Rather than produce yet another summary of the changes announced by Philip Hammond this week, I would like to focus on the impact of the reduction in the tax free dividend allowance, in particular from the perspective of small business owners drawing salary and dividends.
In April 2016, the 10% dividend tax credit was abolished and instead only the first £5,000 of dividend income would be tax free. Rates of tax above this allowance were raised by 7.5% in each band as follows: 7.5% for Basic Rate, 32.5% for Higher Rate, and 38.1% for Additional Rate taxpayers.
Philip Hammond announced on Wednesday that the dividend allowance is to be reduced to £2,000 from 6th April 2018. The Treasury expects this to cost those in receipt of dividend income an average of £315 each (https://www.gov.uk/government/publications/income-tax-dividend-allowance-reduction/income-tax-dividend-allowance-reduction).
The Treasury state that “This measure will ensure that support for investors is more effectively targeted and that the total amount of income they can receive tax-free is fairer and more affordable, in light of increases to the tax-free personal allowance and the Individual Savings Accounts (ISA) allowance. It will also partially reduce the tax difference between the self-employed and those working through a company.”
It would have seemed fairer to directly target the self-employed contractors who have incorporated into single-person companies, as that is ultimately who the Government wants to clamp down on, but instead all shareholders have been affected.
The impact on those individuals who rely on dividend income generated by equity portfolios seems to be a by-product of the new rules. The Treasury feels that it will only affect a minority of investors, but bearing in mind dividends were effectively tax free up to the higher rate threshold until April 2016, it is a 7.5% hike for many. Not insignificant.
A Basic Rate taxpayer will be £225 worse off, assuming their dividend income was at least £5,000.
Based on the new £2,000 allowance, assuming a dividend yield of 3.5% per annum, an equity portfolio of over £57,143 will start to attract the 7.5% tax.
A Higher Rate taxpayer through other income sources, for example with a pension in payment over the Higher Rate threshold, will be £975 worse off and an Additional Rate taxpayer £1,143 worse off.
However, it needs to be considered that CGT on shares has reduced to 10% / 20% for shares and the ISA allowance is increasing to £20,000, both of which benefit private investors.
Shareholder / Directors
Small business owners typically use a combination of salary and dividends to remunerate themselves. The impact on each tax bracket will be as above, but drawing dividends is still more tax efficient than a salary over the Personal Allowance, due to the National Insurance both the employer and employee pay on salary payments.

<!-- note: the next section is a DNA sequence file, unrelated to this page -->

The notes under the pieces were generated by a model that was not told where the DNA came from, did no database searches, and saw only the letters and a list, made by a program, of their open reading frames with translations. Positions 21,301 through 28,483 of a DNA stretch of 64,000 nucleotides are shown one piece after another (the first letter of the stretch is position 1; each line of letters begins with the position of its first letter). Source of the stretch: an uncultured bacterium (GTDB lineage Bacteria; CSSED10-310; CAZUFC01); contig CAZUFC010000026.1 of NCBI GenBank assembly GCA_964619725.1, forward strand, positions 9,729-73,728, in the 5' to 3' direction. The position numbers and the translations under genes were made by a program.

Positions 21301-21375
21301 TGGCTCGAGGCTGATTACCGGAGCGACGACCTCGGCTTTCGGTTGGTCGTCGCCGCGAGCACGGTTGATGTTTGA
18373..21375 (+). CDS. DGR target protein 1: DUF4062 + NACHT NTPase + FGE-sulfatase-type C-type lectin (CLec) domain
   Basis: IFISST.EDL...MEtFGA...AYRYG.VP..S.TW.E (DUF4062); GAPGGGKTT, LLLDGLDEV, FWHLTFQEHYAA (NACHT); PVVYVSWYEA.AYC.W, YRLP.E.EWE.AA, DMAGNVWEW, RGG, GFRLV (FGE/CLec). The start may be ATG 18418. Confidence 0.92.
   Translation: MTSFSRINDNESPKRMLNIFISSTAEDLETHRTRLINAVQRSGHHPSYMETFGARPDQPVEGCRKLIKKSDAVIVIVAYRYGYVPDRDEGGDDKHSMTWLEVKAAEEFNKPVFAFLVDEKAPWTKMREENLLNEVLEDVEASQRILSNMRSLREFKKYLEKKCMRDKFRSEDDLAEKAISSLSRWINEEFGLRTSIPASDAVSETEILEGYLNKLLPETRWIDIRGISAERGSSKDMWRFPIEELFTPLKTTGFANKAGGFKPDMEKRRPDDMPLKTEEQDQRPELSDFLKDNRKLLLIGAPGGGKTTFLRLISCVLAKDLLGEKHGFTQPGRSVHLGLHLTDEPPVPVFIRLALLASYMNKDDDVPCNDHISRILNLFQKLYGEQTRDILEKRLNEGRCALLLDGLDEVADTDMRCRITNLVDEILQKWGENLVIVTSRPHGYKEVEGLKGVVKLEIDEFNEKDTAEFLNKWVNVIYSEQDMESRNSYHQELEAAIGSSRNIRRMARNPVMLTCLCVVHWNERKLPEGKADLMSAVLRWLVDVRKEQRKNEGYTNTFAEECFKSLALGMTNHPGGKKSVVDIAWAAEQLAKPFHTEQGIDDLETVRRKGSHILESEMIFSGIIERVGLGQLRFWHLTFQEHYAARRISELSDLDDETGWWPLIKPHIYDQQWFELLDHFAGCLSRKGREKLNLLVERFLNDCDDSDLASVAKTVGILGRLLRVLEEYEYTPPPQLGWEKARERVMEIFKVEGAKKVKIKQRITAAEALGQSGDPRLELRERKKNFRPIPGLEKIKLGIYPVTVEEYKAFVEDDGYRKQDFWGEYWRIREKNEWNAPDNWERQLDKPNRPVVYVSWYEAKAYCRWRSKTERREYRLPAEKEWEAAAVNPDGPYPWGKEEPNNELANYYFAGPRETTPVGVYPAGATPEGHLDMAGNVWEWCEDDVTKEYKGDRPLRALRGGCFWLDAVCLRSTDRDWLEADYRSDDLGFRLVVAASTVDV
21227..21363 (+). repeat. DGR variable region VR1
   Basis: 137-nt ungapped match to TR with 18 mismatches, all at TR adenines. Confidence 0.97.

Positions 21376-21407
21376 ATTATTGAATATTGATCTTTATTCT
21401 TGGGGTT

I have read comments saying that this is the final nail in the coffin for small business owners, but I feel these fears are exaggerated. Putting this change into a broader context, there are two factors lessening the impact of this tax increase.
Firstly, Corporation Tax is reducing from 20% to 19% in April 2017, and then further to 17% in April 2020.
Secondly, Higher Rate tax will become payable on total income over £45,000 in 2017/18, an increase from £43,000 this year. A commitment has been made to increase the threshold to £50,000 by 2020, but we do not yet know what the threshold will be in 2018/19.
We do know that in 2018/19, when the dividend allowance reduces to £2,000, Corporation Tax will be 1% lower and there will be at least a further £2,000 of Basic Rate tax band to utilise compared to 2016/17.
If we look at an example Director / Shareholder drawing a salary of £11,000 and dividends of £34,000, in 2016/17, the income tax calculation on £45,000 will be as follows:
|£11,000 salary (0%)||£0|
|£5,000 dividends (0%)||£0|
|£27,000 dividends (7.5%)||£2,025|
|£2,000 dividends (32.5%)||£650|
The corporation tax payable after a £34,000 “net” dividend would be £8,500. Therefore, the total tax bill would be £11,175 in 2016/17.
In 2018/19, assuming the Personal Allowance remains at £11,500 and the Higher Rate tax threshold remains at £45,000 (2018/19 thresholds and allowances have not been announced yet), the income tax calculation will be as follows:
|£11,000 salary (0%)||£0|
|£500 dividends (0%)||£0|
|£2,000 dividends (0%)||£0|
|£31,500 dividends (7.5%)||£2,362.50|
In this example, the increase in the Higher Rate threshold saves more income tax than the reduction in the dividend allowance costs. In addition, Corporation Tax will be reduced to £7,975.
The total tax bill on the same remuneration would therefore reduce to £10,337.50 in 2018/19.
Clearly, comparing the figures to the pre April 2016 rates would show a significant tax increase has taken place, but the announced reduction in the allowance from £5,000 to £2,000 in 2018 is not as significant for small business owners as reported in some places, when taking into account the changes to both the Higher Rate tax threshold and rates of Corporation Tax.